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Jon Oltsik, an analyst at Enterprise Strategy Group in Milford, Mass., sees both traditional and next-generation endpoint security systems coming on the market from a variety of vendors. Among newly announced endpoint security systems, Symantec Endpoint Protection vies with other comprehensive products from Cylance, CrowdStrike and Carbon Black. As vendors compete to offer endpoint security suites, Oltsik said that the industry needs clearer definitions and a better sense of what customers want.
Oltsik's fellow analyst, Doug Cahill, set out to better define endpoint security systems a few years ago. He identified features such as machine learning, next-generation antivirus, advanced detection and layered security controls. According to Oltsik, subsequent research indicates that endpoint security suites will offer flexible services, crossover between endpoint security and endpoint management and perhaps a single-agent design like the one premiered by Symantec. "It seems like endpoint security suites will proliferate over the next few years," Oltsik said.
Dig deeper into Oltsik's thoughts on endpoint security systems.
Extending AirCheck G2 functionality
Lee Badman, blogging in Wirednot, said "it's easy to want to gush," talking about the NetScout AirCheck G2 testing tool. Badman said he's equally excited about another gadget, a G2 test accessory that can be used to add iPerf-based throughput testing throughout the network.
The G2 is able to quickly discover the test adaptor, which runs off Power over Ethernet and is easily added to the network. Taken in combination with other test report data, iPerf functionality adds additional troubleshooting for WLAN testing. "Testing is as push-button simple as anything else on the G2, and multiple test accessories can be deployed in different parts of the network for testing a variety of paths," Badman said.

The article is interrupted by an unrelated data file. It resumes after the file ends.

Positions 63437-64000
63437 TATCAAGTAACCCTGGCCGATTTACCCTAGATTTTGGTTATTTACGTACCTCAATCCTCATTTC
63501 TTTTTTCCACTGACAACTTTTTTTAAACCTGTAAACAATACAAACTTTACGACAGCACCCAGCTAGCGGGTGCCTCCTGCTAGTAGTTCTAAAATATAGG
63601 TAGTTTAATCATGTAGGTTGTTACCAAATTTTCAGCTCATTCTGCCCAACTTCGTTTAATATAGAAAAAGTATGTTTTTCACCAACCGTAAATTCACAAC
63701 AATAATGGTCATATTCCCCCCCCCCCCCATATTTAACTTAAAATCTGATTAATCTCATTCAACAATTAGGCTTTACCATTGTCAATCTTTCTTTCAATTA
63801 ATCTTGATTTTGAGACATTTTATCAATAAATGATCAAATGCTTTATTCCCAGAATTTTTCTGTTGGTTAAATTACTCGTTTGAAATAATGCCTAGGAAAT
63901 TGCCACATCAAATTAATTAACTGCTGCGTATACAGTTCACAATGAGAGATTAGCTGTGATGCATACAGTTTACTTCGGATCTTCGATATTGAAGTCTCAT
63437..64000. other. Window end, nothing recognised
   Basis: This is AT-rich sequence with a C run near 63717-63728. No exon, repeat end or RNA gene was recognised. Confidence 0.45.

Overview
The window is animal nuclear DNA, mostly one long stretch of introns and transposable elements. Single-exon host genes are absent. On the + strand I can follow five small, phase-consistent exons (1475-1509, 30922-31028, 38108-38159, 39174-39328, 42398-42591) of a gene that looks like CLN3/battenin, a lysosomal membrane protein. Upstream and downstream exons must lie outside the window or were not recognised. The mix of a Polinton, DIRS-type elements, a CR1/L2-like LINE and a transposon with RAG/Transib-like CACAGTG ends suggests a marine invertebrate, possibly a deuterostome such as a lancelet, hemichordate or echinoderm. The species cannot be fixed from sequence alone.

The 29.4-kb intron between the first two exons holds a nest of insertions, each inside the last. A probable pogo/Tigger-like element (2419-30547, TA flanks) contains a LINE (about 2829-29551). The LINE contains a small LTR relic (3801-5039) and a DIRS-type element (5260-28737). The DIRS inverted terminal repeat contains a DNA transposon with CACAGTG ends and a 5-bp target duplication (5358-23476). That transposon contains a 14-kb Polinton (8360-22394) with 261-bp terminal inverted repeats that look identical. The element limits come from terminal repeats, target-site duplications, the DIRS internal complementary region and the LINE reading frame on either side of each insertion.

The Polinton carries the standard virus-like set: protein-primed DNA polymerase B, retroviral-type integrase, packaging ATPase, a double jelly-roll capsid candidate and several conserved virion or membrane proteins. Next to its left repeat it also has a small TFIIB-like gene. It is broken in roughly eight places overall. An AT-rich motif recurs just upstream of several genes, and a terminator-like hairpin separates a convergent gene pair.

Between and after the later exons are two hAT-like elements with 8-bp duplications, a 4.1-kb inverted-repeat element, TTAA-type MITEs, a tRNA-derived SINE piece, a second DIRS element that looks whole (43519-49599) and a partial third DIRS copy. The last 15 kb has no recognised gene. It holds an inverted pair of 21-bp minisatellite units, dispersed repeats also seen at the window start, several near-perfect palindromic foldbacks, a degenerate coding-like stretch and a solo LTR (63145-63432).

Read more of Badman's thoughts on NetScout AirCheck G2.
APIs vs. CLI: The debate continues
Ivan Pepelnjak, writing in IP Space, took a moment to "debunk vendor myths" regarding the future of command-line interface (CLI). "Is CLI a living dead and kept alive only because grumpy old men continue to use it?" Pepelnjak asked. Pepelnjak said application programming interfaces (API) are great for accessing devices, systems or software packages from an upstream orchestration or provisioning system. On the other hand, many program-to-program APIs like gRPC or REST are difficult for human operators to work with, making CLI a sought-after necessity.
For many applications, having CLI atop an API is convenient practice. Pepelnjak points out that Juniper's Junos OS had a CLI option for 15 years and both Amazon Web Services and OpenStack API offer CLI versions. "In short: a CLI which talks to the API allows humans to tweak and optimize the systems directly (without going through an umbrella orchestration system UI) without the human being bogged down with the minutia of URL components, HTTP cookies, or JSON syntax," Pepelnjak added.
Explore more of Pepelnjak's thoughts on APIs and CLI.
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